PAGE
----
Jewellers and bullion traders managed to hoodwink tax authorities even as they were under government scanner facing search and seizure by the income tax (I-T) department. The latest banking fraud involving billionaire jewellers Nirav Modi and Mehul Choksi point to the failure of tax authorities in spotting the massive fraudulent transactions.
During investigations into suspicious activities after demonetisation in November 2016, that hinted at money-laundering, the I-T department had unearthed several cases where ingenious jewellers split bills to avoid PAN requirement and layered transactions to hide actual beneficiaries. But it now seems that the big fish remained off its radar.
On January 29, the country's second largest lender, PNB, stunned the nation by filing a criminal compliant against Nirav Modi and Mehul Choksi that involved fraud of Rs,11,560 crore. The PNB complaint with CBI named three companies and four people, including Modi and Choksi, the managing director of Gitanjali Gems.
The fraud, allegedly, continued for several years before it accidentally came to the notice of an officer who replaced the accused bank officer Gokul Shetty, a deputy manager in PNB’s Mumbai branch.
In its operation against black money, the I-T department had last year conducted a large number of surveys and searches across the country. In order to catch the economic offenders and eliminate manipulation at the end of financial year, it had called for the stock and sales positions of dozens of entities. In a report later on its black money initiatives, the department detailed the modus operandi used by jewellers.
In a case involving a Hyderabad-based jeweller, the tax authorities launched swift action after receiving the information that the accused had deposited Rs 97 crore in banks claiming it had received the cash from on November 8, 2016 from various customers towards advance for purchase of bullion. The jeweller claimed to have received cash advances of Rs 90 crore on November 8 from 9 am from 5,200 customers. Declaration letters were, however, furnished for only 65 persons. It was also seen that cash receipts and sale invoices for these advances were for amounts below Rs 2 lakh and did not have PAN details.
“Statement of the security guard on night duty was also recorded who stated that no one had visited the premises from 8:00 pm onwards on 8th November, 2016. The premises were under CCTV surveillance, however no footage for 8th November was available, which the Director claimed had been overwritten. From the evidences prima facie the conclusion drawn was that the two companies had facilitated conversion of unaccounted cash of beneficiaries into bullion through making dubious claims of receipts of cash advance from 5,200 persons without any evidences,” the I-T department said in its report.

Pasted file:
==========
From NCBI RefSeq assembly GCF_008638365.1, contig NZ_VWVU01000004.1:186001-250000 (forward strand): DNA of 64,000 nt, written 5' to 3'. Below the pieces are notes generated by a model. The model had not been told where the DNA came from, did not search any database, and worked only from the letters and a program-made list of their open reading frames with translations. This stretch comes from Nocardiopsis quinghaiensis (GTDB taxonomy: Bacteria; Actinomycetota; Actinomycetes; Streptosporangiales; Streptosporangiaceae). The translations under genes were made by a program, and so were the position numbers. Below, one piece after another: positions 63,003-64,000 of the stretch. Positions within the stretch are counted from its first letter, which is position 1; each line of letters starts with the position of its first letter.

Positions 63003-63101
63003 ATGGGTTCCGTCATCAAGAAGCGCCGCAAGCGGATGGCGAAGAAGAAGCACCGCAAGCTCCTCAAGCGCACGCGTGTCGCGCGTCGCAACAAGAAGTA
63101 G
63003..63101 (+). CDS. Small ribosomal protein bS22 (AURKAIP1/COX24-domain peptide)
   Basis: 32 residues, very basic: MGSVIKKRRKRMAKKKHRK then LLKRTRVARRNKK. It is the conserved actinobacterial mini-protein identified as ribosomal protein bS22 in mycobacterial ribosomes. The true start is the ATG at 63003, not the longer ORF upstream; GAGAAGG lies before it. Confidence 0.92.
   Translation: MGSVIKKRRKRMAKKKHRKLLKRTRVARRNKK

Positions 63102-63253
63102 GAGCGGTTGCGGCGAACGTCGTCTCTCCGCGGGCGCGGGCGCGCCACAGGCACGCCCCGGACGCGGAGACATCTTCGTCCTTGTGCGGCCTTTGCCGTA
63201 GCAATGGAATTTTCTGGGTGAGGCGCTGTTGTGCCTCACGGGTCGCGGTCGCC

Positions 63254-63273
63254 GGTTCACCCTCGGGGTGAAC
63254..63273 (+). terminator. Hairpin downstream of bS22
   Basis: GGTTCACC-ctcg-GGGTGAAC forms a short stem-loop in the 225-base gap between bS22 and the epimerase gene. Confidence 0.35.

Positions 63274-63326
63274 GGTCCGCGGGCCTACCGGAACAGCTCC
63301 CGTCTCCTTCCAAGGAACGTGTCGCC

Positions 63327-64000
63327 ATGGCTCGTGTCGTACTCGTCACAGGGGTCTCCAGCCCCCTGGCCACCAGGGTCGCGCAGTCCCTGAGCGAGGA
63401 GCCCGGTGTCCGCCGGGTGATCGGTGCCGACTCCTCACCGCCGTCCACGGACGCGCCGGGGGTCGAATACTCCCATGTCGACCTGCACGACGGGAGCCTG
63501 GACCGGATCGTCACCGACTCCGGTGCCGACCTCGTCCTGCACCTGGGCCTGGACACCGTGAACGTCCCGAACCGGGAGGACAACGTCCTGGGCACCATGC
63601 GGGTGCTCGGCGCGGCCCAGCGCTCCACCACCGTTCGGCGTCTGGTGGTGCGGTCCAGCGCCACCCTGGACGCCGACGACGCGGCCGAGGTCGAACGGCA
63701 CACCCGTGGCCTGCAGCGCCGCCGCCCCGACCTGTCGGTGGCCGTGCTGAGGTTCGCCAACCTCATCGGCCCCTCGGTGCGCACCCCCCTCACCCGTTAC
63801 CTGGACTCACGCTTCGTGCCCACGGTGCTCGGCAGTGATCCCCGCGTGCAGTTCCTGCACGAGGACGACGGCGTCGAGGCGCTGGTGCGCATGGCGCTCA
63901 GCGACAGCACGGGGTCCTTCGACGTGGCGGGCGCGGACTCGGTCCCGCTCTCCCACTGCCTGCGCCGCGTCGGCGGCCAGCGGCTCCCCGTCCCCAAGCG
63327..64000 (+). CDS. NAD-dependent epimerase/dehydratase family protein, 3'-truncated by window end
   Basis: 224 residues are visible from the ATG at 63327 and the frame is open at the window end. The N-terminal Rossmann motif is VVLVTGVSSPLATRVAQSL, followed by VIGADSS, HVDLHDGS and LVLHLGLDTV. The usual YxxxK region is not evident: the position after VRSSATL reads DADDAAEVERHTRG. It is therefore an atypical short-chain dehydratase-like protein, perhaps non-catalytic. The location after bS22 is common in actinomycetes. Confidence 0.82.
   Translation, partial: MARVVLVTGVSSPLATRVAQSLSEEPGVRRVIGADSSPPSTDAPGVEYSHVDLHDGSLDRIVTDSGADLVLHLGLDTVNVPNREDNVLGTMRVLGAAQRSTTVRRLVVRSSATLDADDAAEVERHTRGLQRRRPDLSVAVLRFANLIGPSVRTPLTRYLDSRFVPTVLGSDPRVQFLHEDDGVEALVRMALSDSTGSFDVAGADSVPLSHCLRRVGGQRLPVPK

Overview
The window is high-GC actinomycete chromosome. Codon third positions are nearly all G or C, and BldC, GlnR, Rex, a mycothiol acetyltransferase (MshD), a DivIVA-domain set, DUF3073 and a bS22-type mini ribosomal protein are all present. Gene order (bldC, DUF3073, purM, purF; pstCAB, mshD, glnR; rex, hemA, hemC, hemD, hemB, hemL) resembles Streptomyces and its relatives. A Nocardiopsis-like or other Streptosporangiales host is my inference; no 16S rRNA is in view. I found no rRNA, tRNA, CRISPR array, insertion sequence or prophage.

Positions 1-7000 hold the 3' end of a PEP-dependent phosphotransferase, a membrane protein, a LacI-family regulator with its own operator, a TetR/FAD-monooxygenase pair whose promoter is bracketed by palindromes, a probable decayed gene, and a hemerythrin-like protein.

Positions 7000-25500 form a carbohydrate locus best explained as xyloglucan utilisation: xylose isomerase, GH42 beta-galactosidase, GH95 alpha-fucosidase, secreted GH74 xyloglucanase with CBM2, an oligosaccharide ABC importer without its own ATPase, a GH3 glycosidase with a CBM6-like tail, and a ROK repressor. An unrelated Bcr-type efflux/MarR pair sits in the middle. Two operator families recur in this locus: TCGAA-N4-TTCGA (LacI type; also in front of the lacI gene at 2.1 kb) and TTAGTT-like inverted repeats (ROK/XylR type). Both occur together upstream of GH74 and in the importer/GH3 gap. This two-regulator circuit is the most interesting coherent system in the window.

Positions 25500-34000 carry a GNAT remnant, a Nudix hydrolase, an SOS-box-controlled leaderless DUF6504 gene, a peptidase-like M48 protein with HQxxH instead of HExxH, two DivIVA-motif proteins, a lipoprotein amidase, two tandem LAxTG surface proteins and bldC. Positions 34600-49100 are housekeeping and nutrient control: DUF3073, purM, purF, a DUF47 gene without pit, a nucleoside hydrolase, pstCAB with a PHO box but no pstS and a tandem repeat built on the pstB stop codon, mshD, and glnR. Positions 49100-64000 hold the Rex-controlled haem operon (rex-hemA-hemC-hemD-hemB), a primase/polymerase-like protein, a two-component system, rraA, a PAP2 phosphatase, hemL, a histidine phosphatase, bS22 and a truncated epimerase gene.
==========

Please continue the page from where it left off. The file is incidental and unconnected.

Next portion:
The case was also referred to ED and CBI for appropriate action.
In another case involving Bhopal-based jewellers, one entity with annual turnover of about Rs 8 crore had booked sales of more than Rs 17 crore in the first week of November, 2016 out of which Rs 10.7 crore was booked as advance against future sale. Instances were detected where bills of large amount of sale were been split in multiple bills of less than Rs two lakh each. The names of customers on these bills were found to be partial and incomplete. The sequence of bills and the time of sale did not match in a coherent way. For example, bill number 1001 was issued prior to bill number 1000 pointing to deliberate backdating.
During the intense scrutiny by the I-T department, these jewellers admitted undisclosed income of more than Rs 15 crore.
Further, in a case of a bitumen and jewellery trader based in Delhi, cash of Rs 150 crore was deposited in the bank accounts post 8th November, 2016. These deposits were explained as cash sales by making backdated entries in Tally software, with all entries of local cash sales of Rs 1,99,500 each.
Survey was also carried out on a Patiala-based jeweller who was alleged to have deposited cash of Rs 11crore on 11th November 2016 in their bank account. Prima facie, it appeared that the books had been manipulated by the group to engage in cash sales in SBNs post 8 November, 2016. Forensic imaging of the digital data was done that resulted in recovery of certain deleted/modified files which revealed that assessee had manipulated his sales invoices by back dating the bills for the period between October 1 and November 8 of 2016.
“It was found that bills issued between the above period were actually generated in the system after November 8, 2016,” the report said.
But with more cases of frauds and much bigger in scale emerging now, it seems that the tax and enforcement authorities would face serious questions on their efficacy in the coming days.